Wayne Brungard is a self-taught metal artist and experienced fabricator. He creates bold custom art that defines space.
However Wayne’s journey to becoming a sculptor, from turning his craft into art, took over 40 years and it’s not been an easy path.
Having focused, for the majority of those 40 years, on commissioned work, moving to non-commissioned work and creating fine art sculpture posed a lot of questions about whether his work was good enough. Like so many artists, Wayne found it intimidating to make himself vulnerable to others’ opinions. Yet he knew deep inside that he simply had to make the jump.
And he jumped! Wayne’s very first show will be a solo show this year and it will mark the first time that his work will be publically displayed.
A few years ago, Wayne was interviewed by Luxe magazine. The question was posed whether Wayne considered himself an artist and he replied that he “designs and builds things.” Wayne held the common mind-set that it wasn’t up to him to determine whether his work was art or not.
But Wayne admits that today, his answer would be different. Because it was through taking The Working Artist Masterclass that he realized that he is an artist, a sculptor in his own right.
Wayne says it was a comment that Crista made during a personal strategy session that became a pivotal moment in his art career, and was ultimately life changing. Crista said, “Wayne you’re not an emerging artist, you’re a mid-career artist who has changed direction.”
From that moment, Wayne’s whole perspective changed. Realizing that Crista had the experience and credentials to say those words, he had the validation he needed to get his work out there.
Crista also helped him to identify who his clients are and to write an artist statement, which had to be distilled from 25 pages to one!
One year later, and Wayne says The Working Artist continues to serve as a valuable support network to him. Although there are many artist advisors and classes out there, it was Crista’s personal story and background that really resonated with him.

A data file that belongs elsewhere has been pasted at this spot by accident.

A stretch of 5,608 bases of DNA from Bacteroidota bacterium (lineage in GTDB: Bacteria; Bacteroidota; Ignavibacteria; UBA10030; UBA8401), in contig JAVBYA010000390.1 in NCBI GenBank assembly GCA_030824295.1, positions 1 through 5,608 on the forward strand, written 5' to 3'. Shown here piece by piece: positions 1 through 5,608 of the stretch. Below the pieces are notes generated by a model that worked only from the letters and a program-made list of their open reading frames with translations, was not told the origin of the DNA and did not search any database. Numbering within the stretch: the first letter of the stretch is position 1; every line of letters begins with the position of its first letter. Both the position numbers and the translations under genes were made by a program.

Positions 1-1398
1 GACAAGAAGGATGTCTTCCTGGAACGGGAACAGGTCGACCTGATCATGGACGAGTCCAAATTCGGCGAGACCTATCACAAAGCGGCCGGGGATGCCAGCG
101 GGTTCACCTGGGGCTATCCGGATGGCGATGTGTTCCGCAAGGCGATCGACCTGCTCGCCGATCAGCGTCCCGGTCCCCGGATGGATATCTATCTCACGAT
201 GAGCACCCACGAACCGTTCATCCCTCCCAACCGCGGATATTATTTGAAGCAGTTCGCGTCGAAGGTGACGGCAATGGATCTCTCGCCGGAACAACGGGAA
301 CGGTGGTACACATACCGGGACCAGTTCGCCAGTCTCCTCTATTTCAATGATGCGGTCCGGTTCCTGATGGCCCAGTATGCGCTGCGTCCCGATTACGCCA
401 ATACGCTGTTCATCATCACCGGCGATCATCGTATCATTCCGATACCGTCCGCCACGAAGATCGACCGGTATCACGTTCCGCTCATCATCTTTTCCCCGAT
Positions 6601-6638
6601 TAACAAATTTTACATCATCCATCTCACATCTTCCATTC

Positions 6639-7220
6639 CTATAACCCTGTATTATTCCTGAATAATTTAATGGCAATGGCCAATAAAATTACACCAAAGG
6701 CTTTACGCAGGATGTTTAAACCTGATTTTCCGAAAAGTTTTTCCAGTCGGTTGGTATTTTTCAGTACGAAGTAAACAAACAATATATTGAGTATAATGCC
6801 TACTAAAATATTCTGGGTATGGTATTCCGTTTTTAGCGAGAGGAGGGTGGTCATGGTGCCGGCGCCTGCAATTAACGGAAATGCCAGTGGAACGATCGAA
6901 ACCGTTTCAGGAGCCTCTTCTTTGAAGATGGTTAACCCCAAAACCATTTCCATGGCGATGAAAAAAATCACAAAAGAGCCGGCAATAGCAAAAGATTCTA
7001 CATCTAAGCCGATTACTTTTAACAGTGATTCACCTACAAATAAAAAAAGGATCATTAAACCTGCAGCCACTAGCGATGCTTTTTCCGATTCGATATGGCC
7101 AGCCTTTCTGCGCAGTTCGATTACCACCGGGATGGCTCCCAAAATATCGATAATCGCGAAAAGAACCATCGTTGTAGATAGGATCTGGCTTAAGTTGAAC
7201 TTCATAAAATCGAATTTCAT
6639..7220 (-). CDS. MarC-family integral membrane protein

Wayne explains that everyone who takes the class has a story and his advice to other artists would be to be true to your own story, to realize what it is and how it’s shaped and formed the work that you do. Yes, Wayne wishes he would have been creating the work twenty years ago that he is now doing, but as he says, “I wasn’t old enough. It has taken that time to complete the narrative of Wayne Brungard Sculptor.”
While there is still a part of Wayne who “designs and builds things”, he is relieved to have finally come to the point where he is comfortable being a sculptor.
One of the most important lessons he has learned is to find people with whom your art resonates. He realizes his work won’t connect with everyone in the art community, and coming to terms with this is the most important part of working as an artist.
Wayne advises, “Life will always present stumbling blocks. The question is will it remain a stumbling block or will it be a stepping stone? Are you going to allow it to stop you or are you going to take advantage of it and step higher and keep on going?”
Wise words from a true working artist.
To see Wayne’s work, check out his cool website at http://waynebrungard.com/
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